A glory of British packaging was the Tate & Lyle Golden Syrup tin depicting a dead lion under what appeared to be a cloud of flies. If the tin was kept in a damp larder long enough, spots of rust would spread through the sticky deposit round its rim.
Next to the dead lion was the motto, ‘Out of the strong came forth sweetness’, which was only enlightening if the reader was aware that, in the book of Judges (XIV 14) it was the challenge in quite a difficult riddle game played by Samson, who had killed a lion with his bare hands, the body of which was then used by a passing swarm of bees. But how was anyone meant to know about the lion and bees? Samson justified himself by asking, ‘What is sweeter than honey? And what is stronger than a lion?’ The answer was not Golden Syrup.
This brings me to my husband’s question, left tantalisingly hanging from last month (Spectator, June 25): how to spell carcass. In the Authorised Version of 1611, it talks of ‘a swarme of Bees, and honie in the carkeis of the lion’. Modern printings of the AV generally modernise the spelling, without any authorisation that I know of.
So, that does not answer the question of whether today it should be carcass or carcase. The Oxford English Dictionary notes that dictionaries ‘from Bailey and Johnson downward give carcass alone or by preference’, and yet the spellings carcass and carcase survive in equal numbers.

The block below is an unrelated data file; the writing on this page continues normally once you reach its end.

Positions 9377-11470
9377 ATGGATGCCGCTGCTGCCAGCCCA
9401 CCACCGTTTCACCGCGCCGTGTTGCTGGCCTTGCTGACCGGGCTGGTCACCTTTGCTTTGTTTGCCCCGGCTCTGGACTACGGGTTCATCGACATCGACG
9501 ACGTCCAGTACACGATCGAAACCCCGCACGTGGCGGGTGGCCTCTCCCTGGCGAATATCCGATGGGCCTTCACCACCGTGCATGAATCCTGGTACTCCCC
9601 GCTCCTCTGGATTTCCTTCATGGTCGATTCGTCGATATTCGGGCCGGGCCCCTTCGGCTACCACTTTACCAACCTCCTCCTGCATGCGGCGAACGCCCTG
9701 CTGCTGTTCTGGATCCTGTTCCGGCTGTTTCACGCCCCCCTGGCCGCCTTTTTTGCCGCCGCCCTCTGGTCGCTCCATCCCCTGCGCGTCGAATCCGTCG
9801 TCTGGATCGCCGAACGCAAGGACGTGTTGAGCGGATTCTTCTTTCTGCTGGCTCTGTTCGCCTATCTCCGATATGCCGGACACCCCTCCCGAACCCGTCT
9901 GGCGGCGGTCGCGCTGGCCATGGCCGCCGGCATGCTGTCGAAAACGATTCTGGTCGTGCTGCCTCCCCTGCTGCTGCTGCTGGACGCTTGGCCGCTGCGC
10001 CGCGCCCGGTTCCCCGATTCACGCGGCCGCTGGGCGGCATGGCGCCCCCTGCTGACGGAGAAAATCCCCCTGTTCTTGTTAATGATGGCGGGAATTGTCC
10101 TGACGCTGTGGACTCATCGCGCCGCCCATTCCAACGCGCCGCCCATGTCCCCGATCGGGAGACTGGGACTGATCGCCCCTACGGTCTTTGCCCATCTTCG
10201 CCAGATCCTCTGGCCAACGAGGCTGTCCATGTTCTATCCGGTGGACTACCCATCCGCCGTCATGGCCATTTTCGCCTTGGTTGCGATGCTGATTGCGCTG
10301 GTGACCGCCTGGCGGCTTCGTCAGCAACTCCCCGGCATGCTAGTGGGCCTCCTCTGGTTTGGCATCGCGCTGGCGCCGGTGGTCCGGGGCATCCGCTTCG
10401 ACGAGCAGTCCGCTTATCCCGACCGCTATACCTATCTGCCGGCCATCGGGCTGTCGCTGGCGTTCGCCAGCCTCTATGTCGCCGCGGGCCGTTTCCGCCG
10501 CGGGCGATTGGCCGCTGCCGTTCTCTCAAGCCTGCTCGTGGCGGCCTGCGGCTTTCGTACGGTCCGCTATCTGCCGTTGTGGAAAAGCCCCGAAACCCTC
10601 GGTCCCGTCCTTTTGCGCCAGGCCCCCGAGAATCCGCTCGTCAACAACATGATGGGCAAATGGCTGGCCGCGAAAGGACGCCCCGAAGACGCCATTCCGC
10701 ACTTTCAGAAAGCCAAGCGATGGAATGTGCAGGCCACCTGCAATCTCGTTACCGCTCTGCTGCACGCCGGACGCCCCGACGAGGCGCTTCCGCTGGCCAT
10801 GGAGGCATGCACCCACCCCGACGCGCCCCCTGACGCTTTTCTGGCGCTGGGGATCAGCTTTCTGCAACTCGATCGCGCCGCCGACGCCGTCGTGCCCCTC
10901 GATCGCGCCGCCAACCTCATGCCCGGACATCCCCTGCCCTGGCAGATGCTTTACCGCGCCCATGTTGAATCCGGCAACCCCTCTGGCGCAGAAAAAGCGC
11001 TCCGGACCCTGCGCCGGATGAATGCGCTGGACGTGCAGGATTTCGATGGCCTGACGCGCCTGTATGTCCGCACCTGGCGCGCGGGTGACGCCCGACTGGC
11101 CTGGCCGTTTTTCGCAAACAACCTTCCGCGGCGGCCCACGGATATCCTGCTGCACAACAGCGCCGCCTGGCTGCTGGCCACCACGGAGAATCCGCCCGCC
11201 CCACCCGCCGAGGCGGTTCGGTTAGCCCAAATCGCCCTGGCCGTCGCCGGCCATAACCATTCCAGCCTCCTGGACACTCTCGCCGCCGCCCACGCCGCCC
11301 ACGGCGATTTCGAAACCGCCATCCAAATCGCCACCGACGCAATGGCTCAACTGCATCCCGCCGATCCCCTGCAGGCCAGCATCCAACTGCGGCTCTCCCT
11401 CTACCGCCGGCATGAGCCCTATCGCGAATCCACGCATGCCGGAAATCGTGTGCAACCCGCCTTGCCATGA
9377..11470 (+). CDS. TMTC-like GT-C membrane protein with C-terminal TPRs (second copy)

Historically there have been two main forms in English. One is carkois or carkeis, from Anglo-French carcois or carcas, the equivalent of mediaeval Latin carcosium. The other form, from the 16th century, was carcasse, which gave rise both to carcass and carcase. Carcasse came via French from the Italian carcassa, with similar forms in Spanish and Portuguese.
The ultimate origin is uncertain and surprising. Scientific philologists reject the possibility of carcassa coming from Latin caro, ‘flesh’, and casso, ‘chest’, or cassa, ‘trunk’. More romantically the mediaeval Latin carcosium has been connected with the Old French tarquais, ‘a quiver’, and mediaeval Greek tarkasion, which apparently derive from the Persian tarkash, ‘a quiver’. Arabic and Turkish also share the Persian term, they tell me. Amid confusion, the modern French for ‘quiver’ is carquois, and the Italian either turcasso or carcasso. I fear the Persian quiver is a red herring.
Dorothy L. Sayers’s crime novel with a title taken from the demotic play on habeas corpus, Have His Carcase, is also sold as Have His Carcass.